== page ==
Pay gap is growing between men and women
THE PAY GAP between men and women from trainees to chief executives has increased in more than a decade, according to a new survey.
Male managers are paid an average of £6,076 a year more than their female counterparts, while male directors earn £49,233 more.
The survey of more than 42,000 managers across every sector was conducted by the Chartered Management Institute.
Jenny Watson, head of the Equal Opportunities Commission, said it was ‘alarming’ that the gender gap was deteriorating nearly 40 years after the Equal Pay Act was introduced and accused employers of neglecting to tackle ‘systematic pay inequality’.
Watson also demanded the Government introduce laws to close the gender gap forever.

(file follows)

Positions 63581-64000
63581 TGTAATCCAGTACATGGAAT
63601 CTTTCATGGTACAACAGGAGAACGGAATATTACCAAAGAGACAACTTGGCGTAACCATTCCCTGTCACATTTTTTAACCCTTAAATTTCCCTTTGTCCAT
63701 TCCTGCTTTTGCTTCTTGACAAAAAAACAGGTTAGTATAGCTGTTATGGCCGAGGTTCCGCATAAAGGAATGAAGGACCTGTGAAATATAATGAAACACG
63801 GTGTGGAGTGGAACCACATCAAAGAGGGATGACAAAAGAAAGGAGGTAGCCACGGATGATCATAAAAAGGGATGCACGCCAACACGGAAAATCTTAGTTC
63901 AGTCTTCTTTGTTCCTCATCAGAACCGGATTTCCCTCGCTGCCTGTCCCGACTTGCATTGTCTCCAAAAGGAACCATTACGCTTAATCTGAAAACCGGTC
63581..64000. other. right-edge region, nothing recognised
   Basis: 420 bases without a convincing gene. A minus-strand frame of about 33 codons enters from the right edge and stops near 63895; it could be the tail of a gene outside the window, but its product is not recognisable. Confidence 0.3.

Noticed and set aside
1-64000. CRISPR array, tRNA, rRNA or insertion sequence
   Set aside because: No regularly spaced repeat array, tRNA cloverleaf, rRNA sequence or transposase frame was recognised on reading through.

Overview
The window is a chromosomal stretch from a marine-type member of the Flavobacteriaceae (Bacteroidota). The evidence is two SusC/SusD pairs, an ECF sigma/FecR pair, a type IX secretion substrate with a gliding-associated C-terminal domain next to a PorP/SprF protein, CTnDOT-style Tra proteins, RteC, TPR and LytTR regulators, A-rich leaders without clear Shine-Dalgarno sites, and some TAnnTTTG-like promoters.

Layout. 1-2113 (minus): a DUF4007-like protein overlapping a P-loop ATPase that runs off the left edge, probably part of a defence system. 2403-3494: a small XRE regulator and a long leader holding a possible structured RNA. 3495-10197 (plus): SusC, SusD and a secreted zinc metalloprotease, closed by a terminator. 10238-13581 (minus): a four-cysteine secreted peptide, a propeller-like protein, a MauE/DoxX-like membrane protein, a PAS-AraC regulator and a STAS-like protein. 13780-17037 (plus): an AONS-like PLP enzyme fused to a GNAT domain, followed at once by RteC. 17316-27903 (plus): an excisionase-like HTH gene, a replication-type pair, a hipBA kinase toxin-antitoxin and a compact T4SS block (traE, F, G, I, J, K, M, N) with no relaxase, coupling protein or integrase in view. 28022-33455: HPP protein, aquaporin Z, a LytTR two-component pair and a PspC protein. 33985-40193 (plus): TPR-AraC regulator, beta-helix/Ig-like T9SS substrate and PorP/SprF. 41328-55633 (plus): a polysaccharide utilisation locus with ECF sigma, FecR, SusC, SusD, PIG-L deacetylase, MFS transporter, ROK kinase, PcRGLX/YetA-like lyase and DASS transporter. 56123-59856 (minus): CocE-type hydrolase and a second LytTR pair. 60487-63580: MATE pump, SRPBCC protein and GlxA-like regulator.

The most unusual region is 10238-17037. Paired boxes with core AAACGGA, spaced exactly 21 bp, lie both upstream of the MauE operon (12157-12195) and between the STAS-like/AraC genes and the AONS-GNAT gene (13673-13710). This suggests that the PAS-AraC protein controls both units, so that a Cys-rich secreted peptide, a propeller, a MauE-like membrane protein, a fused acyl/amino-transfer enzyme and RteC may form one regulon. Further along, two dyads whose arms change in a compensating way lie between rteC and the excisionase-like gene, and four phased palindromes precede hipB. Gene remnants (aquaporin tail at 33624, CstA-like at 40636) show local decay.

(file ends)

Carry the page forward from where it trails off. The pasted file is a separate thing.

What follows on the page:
The CMI’s annual survey revealed that male managers were paid 12.2% more than females in the year to January 2007, compared with 11.8% the previous year.
At director level, men earned 23% more, an increase of 3%. This was in spite of evidence that women were more motivated and industrious, with 63.4% of them earning bonuses, against 55.9% of men.
A spokesman for the minister for women, Harriet Harman, said: ‘Much more needs to be done to tackle unequal pay.’ She said the Government was devoted to reducing the gender gap, which was ‘unfair in principle but also prevents women from fulfilling their opportunities at work’. (5 September 2007)